I heard that someone thought that this experience was inappropriate or that participants should at least have been warned. I might have felt that way at a different time in my own grief process. I don’t know.

    I have been thinking a lot about how some museums shy away from controversy or difficult content. This was a painful experience for me and probably even more painful for others. (It was also a very complex experience with many other elements as well.) I found my own meanings is our creation. Some are very personal. I can imagine that others could have very different ideas. I am grateful for the opportunity, experience, and support. This provides me with another context for working through my personal struggles with grief and identity. When we avoid challenging content, are we depriving some people of experiences they need?

    I currently work for a nonprofit that has a mission to help those who are most in need to succeed by providing employment, life skills, and vocational training and job placement services. Someone asked me how museums could be relevant and useful to people like our clients who are struggling with so many challenges that they (and their families) are barely able to survive. I don’t know, but now I am thinking about this.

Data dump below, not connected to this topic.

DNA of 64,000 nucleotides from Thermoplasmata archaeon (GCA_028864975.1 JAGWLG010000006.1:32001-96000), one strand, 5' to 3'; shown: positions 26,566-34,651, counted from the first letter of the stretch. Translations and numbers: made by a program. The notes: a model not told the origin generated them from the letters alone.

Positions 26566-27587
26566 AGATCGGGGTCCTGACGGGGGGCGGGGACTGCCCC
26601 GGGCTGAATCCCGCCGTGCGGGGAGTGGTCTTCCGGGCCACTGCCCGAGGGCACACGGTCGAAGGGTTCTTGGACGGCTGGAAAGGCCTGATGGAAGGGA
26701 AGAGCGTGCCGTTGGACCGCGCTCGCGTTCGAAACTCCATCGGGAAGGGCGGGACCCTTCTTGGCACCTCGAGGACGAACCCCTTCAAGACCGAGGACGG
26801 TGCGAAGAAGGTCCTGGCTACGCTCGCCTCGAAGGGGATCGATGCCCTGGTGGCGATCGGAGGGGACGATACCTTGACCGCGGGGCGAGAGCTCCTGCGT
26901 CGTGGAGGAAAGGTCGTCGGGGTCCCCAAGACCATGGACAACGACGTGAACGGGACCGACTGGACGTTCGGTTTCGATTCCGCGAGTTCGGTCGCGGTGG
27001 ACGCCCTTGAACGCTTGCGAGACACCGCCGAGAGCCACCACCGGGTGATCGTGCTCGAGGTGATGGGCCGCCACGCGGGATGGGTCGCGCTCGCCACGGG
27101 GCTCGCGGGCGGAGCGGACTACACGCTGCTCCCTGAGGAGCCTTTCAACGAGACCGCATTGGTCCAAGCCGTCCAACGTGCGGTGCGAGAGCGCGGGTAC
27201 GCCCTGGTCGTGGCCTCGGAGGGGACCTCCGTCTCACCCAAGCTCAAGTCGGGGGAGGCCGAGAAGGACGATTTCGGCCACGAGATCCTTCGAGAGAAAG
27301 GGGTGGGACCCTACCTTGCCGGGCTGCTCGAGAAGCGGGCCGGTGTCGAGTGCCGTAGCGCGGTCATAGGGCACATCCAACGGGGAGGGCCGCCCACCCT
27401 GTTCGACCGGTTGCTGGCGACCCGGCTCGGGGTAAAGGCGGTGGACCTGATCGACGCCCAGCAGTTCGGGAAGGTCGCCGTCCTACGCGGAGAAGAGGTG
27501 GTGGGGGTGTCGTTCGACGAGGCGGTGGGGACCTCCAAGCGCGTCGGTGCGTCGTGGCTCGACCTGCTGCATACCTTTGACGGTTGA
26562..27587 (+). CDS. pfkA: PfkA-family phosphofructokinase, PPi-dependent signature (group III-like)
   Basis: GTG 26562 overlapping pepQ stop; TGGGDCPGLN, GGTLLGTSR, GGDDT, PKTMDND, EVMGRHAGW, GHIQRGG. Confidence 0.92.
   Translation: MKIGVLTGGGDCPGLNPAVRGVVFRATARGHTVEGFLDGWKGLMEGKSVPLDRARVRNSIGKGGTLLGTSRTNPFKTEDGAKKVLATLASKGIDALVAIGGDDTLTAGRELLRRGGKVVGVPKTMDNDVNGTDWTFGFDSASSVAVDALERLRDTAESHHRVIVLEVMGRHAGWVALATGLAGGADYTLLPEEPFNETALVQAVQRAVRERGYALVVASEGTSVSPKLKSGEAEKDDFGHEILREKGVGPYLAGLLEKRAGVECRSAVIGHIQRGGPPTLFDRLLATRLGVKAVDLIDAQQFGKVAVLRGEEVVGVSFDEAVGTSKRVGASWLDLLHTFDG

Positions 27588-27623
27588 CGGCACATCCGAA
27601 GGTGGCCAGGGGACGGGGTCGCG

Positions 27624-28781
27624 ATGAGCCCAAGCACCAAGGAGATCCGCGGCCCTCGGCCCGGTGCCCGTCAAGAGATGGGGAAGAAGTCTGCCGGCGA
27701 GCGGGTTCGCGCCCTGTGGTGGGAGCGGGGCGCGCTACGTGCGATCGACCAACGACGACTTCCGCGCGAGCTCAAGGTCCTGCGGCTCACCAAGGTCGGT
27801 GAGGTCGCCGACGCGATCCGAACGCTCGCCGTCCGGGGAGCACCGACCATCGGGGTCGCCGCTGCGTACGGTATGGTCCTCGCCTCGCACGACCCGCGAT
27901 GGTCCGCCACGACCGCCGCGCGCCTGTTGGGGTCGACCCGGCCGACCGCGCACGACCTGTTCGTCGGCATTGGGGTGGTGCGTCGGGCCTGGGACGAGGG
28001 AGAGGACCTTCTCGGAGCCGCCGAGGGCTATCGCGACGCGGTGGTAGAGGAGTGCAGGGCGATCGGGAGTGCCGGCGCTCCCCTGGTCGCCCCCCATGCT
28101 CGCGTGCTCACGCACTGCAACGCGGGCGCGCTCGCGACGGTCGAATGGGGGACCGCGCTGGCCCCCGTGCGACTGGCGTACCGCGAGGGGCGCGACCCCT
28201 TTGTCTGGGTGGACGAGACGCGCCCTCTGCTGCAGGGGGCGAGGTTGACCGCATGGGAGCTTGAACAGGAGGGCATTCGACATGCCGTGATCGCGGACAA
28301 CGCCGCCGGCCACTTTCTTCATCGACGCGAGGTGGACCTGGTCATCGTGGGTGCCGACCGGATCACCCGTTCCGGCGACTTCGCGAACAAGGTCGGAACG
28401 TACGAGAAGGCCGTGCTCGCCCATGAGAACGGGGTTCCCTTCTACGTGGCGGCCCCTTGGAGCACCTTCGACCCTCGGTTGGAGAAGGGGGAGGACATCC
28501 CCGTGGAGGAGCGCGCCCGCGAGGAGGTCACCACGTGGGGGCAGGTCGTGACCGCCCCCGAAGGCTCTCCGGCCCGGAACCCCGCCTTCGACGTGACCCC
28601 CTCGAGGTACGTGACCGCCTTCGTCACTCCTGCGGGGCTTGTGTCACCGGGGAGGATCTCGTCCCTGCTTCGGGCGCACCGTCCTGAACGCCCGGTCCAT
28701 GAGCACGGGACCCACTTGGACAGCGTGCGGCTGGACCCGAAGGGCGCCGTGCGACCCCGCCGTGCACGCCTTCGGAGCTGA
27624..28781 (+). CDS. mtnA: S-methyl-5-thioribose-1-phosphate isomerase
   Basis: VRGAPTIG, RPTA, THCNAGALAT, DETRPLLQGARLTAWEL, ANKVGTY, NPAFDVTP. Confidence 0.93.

I had come to this retreat to explore how I might reconnect with a field that I love passionately. I re-discovered the gifts of passion, creativity, caring, and mindfulness that people in this field bring to their work. I don’t know that I found what I was seeking. I certainly found a lot to think about. I look forward to future explorations. Thank you.

  3. I relish the memory of this retreat and look forward to staying connected to the people who gathered there. We’ve got a good thing going!

    Here’s a post I wrote on the Open Museum blog. It features a couple of photos (albeit not so great) of some fantastic moments during our time together.

    Note in the blog post, I mention my plans to create a CC2 museum in Open Museum. I’ll do so in the next week or so and invite anyone who’s interested (and it can be all of you!) to co-curate. I’m thinking of a first collection on the theme of “Found art” or “Homegrown” and would welcome feedback and alternative proposals.

    FYI, Open Museum is a not-for-profit, non-commercial, free exhibit space and social network for museums and visitors. It’s in Alpha release, Beta release being planned for July.

  4. It is embarrassing that it has taken this long to write down my thoughts but I see others are having the same problem–real life reasserted itself very fast!

    First I would like to say a huge THANK YOU to Darcie, Nina, Eric, Jennie, Greg and whoever else I forgot for doing an absolutely fabulous job of organizing the conference. I hope that you will provide your knowledge to the next group that organizes C2 v.2. Having been a camp counselor but not a camper, I know how much effort it takes on the part of the organizers to give the campers those wonderful memories.